I live in Atlanta, so that makes it just a tad easier to get to RWA than some of the others in the 2013 GH cohort--two are coming from Australia! I look forward to meeting you too!

    On the other hand, I'm already beginning to see how the other parts of my life might sneak in time during the conference--so I may just get a room for some of the time anyway--just to get away!


  34. HI Julie HS. Glad you're finding those sneaky ly's. They do love to creep in.

    Yes, vets today are coming home with so many problems. There are some wonderful programs out there for them Samaritan's Purse has a retreat in Alaska for families. And I just heard about Wounded Warriors Getaway in Texas. KC Frantzen told me about that.

  35. Hi Sandra...your voice certainly comes through in the post! I was sure it was you posting before I got to the end. I wonder why? Have a great day!

  36. PIPER I think that is a terrific idea. There is so much going on and it is really hard to go home and then have to do the chores and deal with family when all you want to do is stay and visit with other writers and network.

  37. EXCELLENT POST, Sandra, WOW!!

    LOVED the tidbits from the book and cannot WAIT to dive in, my friend!!


  38. Hi MARIANNE, Thanks. Glad you recognized my voice. That means a lot to an author.

    Lots of good reading coming up. Lots of Seeker books coming out next month. smile

  39. Jeanne T. and I get all the clam chowder, and anyone else who has snow. My thermometer reads 13 degrees this morning, and we have plenty of snow cover left from yesterday's ten inches!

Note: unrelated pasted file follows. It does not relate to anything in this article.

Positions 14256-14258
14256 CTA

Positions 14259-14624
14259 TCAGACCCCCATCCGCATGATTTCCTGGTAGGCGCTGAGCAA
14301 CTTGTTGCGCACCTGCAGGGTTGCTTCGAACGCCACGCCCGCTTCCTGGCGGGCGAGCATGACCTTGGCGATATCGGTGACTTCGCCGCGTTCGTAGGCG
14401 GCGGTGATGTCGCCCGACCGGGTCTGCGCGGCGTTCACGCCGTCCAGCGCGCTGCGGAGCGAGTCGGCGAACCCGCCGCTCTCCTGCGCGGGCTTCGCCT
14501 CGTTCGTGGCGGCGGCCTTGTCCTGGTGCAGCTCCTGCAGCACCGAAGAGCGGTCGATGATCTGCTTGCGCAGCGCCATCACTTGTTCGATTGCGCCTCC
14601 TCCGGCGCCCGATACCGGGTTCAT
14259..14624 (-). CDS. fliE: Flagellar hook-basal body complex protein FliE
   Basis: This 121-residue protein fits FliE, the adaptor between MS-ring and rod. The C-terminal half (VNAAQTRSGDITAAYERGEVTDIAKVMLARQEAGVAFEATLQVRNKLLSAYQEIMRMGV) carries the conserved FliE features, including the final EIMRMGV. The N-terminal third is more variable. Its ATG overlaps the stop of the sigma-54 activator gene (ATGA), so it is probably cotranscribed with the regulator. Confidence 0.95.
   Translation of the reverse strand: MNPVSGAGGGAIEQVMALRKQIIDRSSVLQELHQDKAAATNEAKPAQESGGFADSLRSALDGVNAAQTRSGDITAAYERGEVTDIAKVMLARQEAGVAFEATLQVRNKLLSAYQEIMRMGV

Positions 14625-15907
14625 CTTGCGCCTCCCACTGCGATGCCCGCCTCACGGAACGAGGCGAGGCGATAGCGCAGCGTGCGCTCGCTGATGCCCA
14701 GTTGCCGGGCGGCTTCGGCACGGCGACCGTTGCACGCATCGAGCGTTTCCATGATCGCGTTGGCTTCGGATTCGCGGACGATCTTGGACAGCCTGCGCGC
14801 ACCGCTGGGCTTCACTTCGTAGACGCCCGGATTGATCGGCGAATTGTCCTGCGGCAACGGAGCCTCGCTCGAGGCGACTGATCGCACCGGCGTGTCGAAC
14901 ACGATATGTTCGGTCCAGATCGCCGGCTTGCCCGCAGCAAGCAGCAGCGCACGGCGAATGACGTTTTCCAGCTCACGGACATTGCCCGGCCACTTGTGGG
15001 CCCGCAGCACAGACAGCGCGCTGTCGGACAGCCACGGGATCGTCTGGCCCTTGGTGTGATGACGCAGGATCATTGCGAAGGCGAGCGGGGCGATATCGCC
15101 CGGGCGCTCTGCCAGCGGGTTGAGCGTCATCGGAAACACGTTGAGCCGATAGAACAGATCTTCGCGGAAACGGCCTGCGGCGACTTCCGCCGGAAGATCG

Spring? I think it's coming in July this year!

    But that isn't what this discussion is about, is it?

    What a great opportunity for you to rework your earlier book! Writing styles change so quickly - like you I had to relearn everything I had been taught in college. I don't think I even want to go back and read the short stories I wrote then...

    But when I re-read some of my favorite books, I can see how the styles have changed. One of my favorite authors is Miss Read (author of the Fairacre and Thrush Green books), but if I tried to write like her I'd be laughed out of every contest I tried to enter. Telling? It's the mainstay of her writing - and a large part of the charm.

    But we need to write the way readers want to read, don't we? Maybe in another thirty years we'll all be saying "Tell, don't show!"

  40. JAN--seriously, 13 degrees???? BRRRRRRR!!!!

    Great post, Sandra! And how wonderful that your earlier novels are getting a new lease on life!

  41. Sandra, how cool that you're getting those first books back out in circulation! And what solid, good examples of how writing has changed/evolved in the past 20 years...